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Friday, December 11, 2009

Canada opposition measure seeks release of prisoner treatment documents
Megan McKee at 3:03 PM ET

[JURIST] Canada's federal opposition parties combined Thursday to pass an unusual measure seeking to compel the Conservative government of Prime Minister Stephen Harper to release confidential records concerning the treatment of detainees captured by Canadian troops in Afghanistan. In an effort to shed light on alleged prisoner abuse by Afghans after receiving prisoners handed over to them by Canadian forces, the Liberals, the New Democratic Party [party websites], and the Bloc Quebecois [party website, French] endorsed a Commons motion [CP report] that calls for the release of thousands of uncensored documents. The minority Conservative government immediately voiced concern [Globe and Mail report] that the release of such information could be helpful to the enemy, jeopardize national security, and is contrary to national secrecy laws. The opposition has referenced Parliament's absolute right to request the government to produce uncensored documents, as established by the Canadian Constitution [text]. If Harper's minority government chooses to ignore the motion, as has been suggested, the opposition parties could proceed with a vote to find the government in contempt, and possibly create a situation in which the courts will be asked to define the limits of parliamentary privilege.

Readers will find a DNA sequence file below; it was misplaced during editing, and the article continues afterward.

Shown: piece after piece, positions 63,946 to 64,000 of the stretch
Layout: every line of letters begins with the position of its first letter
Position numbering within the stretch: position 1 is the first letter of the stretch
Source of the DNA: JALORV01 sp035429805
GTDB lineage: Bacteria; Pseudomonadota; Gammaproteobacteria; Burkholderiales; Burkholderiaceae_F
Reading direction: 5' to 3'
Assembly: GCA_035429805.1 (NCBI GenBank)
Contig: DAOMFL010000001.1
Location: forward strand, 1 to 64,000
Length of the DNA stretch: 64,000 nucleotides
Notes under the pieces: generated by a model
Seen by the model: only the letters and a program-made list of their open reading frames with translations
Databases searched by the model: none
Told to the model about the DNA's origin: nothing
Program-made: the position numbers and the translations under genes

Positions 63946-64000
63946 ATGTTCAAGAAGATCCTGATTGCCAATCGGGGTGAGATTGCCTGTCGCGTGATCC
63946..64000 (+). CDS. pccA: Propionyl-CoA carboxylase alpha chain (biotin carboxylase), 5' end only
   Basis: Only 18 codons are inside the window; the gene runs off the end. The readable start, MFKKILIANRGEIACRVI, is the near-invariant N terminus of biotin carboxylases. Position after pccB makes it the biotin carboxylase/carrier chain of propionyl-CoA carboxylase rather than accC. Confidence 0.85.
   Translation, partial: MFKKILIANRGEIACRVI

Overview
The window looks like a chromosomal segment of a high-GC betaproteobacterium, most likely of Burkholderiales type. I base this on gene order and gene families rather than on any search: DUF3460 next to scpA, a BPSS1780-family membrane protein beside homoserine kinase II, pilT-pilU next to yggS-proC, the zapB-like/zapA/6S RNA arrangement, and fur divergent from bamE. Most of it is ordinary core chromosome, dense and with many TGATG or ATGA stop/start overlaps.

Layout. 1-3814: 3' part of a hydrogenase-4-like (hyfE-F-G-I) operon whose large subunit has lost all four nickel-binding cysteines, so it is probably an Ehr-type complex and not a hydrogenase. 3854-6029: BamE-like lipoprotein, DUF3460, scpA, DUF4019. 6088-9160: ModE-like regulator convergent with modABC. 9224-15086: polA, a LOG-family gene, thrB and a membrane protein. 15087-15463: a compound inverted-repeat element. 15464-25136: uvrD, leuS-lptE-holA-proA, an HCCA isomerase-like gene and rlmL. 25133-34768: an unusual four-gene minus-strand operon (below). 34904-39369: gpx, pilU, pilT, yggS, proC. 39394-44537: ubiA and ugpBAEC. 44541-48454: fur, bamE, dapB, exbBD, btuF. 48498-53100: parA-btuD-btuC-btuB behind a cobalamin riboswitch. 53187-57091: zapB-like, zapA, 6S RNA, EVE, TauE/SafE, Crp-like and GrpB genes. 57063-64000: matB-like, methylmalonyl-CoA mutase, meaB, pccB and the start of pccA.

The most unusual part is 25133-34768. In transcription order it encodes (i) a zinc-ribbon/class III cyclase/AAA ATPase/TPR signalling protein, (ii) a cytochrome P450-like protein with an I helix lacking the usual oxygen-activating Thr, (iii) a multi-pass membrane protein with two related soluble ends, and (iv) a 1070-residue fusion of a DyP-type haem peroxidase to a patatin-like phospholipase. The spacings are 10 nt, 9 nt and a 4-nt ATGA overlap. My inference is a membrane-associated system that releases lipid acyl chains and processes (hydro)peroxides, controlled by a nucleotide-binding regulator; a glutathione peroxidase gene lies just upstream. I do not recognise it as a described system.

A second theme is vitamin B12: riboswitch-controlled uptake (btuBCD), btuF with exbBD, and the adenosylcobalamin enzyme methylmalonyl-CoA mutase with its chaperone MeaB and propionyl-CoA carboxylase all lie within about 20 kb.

This latest issue involving detainee treatment came up last month after Canadian diplomat Richard Colvin testified [JURIST report] before a Commons committee that all enemy combatants captured in 2006 and 2007 by Canadian forces were likely tortured upon their transfer to Afghan authorities. Earlier this month, the Canadian government released [JURIST report] more than 40 redacted e-mails [text, PDF] sent by Colvin to then-foreign minister Peter MacKay [official profile] raising concerns about the torture of transferred detainees. The e-mails, which Colvin alleges were sent in violation [Montreal Gazette report] of instructions to avoid written communication, were requested by the House of Commons Special Committee on the Canadian Mission in Afghanistan [official website] in order to corroborate the testimony Colvin gave to the committee. Throughout the spring of 2006, Colvin relayed allegations made by the International Committee of the Red Cross [official website] that Afghan authorities were routinely torturing detainees, and that by refusing information requests and failing to provide timely notice of transfer to Afghan custody, the Canadian military was hindering efforts to track Afghan detainees and monitor their treatment. Peter Tinsley, Chair of the Military Police Complaints Commission (MPCC) [official website], also released redacted copies of the e-mails Wednesday at the request of Amnesty International (AI) and the British Columbia Civil Liberties Association (BCCLA) [advocacy websites] after finding that the contents had already been selectively leaked [Toronto Star report] to media organizations.






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